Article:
I’m a little late to the game but thanks to Netflix I have recently become enamored with the world of Outlander by Diana Gabaldon. Usually I read a book first and then watch the onscreen version but not this time. I have a holiday coming up and I’m looking forward to getting a start on reading this series when I am on my travels.
For you Outlander fans, you probably already know about the Outlander Kitchen Cookbook by Theresa Carle-Sanders. I recently purchased this book on my new Kindle Paperwhite and have enjoyed delving further into Outlander through the kitchen. Although I haven’t been reading too much. At the beginning of each recipe is an excerpt from the books that inspired the recipe. I’m trying not to read those because I don’t want to spoil my upcoming reading project.
So, how is it working with an e-reader for a cookbook instead of the actual book? It’s amazing actually. The only thing I don’t like is you don’t get a full appreciation of the artwork that comes when looking at a paper book with colour photos. But that’s ok. You still get the photos, they are just black and white.
One thing I like about cooking with the Kindle is the ease of bouncing back and forth in between pages. No more flipping and looking for pages. With the Outlander Kitchen book you can be reading a recipe and it references a technique you need to know at the front of the book. But that is highlighted and you can click on the link and it will take you right to that section. So easy!
I’m also a bit of a mess in the kitchen, especially when I’m baking because I like to use my hands. Working with the Kindle means I can prop the recipe against the wall and it shines bright, with it’s no glare, high-resolution 300ppi display screen, back at me for simple reference. I don’t need to worry about turning pages with dough covered hands.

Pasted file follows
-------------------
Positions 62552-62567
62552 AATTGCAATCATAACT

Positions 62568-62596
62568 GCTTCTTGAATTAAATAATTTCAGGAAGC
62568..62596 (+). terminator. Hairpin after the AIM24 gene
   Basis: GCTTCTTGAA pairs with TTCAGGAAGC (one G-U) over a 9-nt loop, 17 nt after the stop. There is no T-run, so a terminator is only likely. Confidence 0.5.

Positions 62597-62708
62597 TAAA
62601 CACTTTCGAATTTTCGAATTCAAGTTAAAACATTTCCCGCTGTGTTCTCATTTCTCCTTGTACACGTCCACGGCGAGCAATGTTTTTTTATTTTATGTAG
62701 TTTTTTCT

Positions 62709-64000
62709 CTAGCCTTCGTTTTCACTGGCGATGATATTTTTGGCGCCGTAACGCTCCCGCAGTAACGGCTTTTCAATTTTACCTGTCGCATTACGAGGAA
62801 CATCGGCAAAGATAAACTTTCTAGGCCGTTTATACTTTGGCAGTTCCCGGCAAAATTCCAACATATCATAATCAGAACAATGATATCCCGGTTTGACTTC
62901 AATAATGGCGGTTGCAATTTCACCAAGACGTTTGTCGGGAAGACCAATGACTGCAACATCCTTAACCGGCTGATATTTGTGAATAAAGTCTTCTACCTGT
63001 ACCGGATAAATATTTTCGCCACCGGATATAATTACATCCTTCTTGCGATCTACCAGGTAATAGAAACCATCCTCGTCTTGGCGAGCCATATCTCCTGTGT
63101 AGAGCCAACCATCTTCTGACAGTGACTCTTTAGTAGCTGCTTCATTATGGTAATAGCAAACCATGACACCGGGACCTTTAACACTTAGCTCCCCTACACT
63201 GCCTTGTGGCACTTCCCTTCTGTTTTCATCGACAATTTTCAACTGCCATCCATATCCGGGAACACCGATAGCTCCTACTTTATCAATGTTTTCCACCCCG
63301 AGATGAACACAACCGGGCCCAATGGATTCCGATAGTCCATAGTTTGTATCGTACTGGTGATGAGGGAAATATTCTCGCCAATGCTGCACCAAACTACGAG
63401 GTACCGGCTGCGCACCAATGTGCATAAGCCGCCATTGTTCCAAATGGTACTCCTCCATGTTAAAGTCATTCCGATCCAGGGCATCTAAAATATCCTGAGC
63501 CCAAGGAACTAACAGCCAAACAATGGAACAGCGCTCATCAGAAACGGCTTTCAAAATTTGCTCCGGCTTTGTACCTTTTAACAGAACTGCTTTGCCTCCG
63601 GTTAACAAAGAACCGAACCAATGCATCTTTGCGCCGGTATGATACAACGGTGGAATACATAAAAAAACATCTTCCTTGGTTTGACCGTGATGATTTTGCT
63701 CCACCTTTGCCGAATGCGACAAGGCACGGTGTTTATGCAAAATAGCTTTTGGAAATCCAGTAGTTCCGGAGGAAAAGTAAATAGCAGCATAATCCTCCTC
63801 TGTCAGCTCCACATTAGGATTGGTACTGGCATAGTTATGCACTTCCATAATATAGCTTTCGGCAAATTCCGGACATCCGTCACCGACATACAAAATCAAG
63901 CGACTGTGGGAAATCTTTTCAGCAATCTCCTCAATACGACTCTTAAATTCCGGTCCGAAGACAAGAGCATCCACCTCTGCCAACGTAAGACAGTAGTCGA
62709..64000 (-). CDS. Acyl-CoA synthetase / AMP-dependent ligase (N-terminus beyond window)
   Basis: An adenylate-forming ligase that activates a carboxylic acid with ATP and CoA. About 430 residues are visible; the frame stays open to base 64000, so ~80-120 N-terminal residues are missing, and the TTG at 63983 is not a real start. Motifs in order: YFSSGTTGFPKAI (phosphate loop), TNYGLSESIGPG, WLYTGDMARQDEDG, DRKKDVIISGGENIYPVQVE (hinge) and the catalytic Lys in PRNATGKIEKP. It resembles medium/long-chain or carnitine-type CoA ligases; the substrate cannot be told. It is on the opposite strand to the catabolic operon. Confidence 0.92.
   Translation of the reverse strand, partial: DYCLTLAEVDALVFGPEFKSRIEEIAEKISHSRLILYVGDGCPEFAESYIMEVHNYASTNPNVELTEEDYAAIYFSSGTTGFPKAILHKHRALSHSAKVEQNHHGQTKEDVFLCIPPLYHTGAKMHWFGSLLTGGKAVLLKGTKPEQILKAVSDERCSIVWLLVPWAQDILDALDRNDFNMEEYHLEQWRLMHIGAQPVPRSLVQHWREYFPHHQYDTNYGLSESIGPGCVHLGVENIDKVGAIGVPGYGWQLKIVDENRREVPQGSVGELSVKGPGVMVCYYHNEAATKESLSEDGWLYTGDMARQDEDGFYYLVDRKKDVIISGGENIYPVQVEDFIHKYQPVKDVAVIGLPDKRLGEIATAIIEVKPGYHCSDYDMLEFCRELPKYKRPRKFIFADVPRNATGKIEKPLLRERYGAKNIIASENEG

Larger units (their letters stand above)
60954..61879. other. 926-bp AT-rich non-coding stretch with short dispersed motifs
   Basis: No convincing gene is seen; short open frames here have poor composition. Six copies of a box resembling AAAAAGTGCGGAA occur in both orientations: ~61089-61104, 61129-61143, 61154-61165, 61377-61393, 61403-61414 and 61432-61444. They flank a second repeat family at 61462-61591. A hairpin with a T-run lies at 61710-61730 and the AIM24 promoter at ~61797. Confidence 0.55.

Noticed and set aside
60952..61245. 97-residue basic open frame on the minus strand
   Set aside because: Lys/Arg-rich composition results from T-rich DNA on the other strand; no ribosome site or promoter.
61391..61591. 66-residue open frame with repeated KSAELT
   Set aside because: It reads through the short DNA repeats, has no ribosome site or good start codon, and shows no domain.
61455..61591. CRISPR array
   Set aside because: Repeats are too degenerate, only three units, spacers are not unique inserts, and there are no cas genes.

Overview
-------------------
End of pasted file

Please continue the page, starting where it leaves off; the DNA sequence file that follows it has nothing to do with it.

Another bonus of the Kindle, if you have limited space, is that you can store many books and cookbooks in one handy spot. I understand that paper is sometimes better but that isn’t always an option. A Kindle offers an alternative.
And before I forget, one last thing. If you like to make companion notes in your cookbooks with recipes, you can do that with the Kindle too. Margin notes can be added then edited or deleted or even exported to your computer if needed.
So now that I have Outlander Kitchen on my new Kindle Paperwhite the next step is to get the entire Outlander series. That should keep me busy for a while.
But in the meantime, Theresa Carle-Sanders has been kind enough to let me share with you a recipe from Outlander Kitchen. I have never made bannocks before so I wanted to try them. It isn’t that much different from making my Grandma’s Cream Scones, these are just savoury and grainier. I enjoyed my bannocks for both breakfast and supper.
Bannocks At Carfax Close
2 cups all-purpose flour, plus additional
1 cup coarsely ground rolled oats
1 tablespoon baking powder
1 tablespoon sugar
1 teaspoon kosher salt
1/4 cup (4 tablespoons) cold butter
3/4 cup whole milk
1/2 cup yogurt
Move a rack to the upper-middle rung and heat the oven to 400 F. Line a baking sheet with parchment paper.
Combine the flour, oats, baking powder, sugar and salt in a large bowl. Grate in the butter and mix well. In a separate bowl stir together the milk and yogurt. Add to the dry ingredients and stir with a wooden spoon to make a slightly sticky dough.
Turn onto a floured counter and sprinkle with more flour. Knead dough lightly five or six times, working in just enough additional flour so that dough is no longer sticky.
Pat or roll into an 8X8 square, about 1/2 inch thick. Cut into twelve rectangles and arrange on the prepared baking pan. Bake until just golden, 12 to 15 minutes. Cool on a wire rack for 10 minutes.
Serve warm or cold with butter, cheese or jam, or beside a bowl of Geillis’ Cullen Skink (or your favourite stew).
Keep in a covered container up to 3 days.
I have been compensated for this post with various Amazon products, including a Kindle Parperwhite. However, please note that all opinions are my own.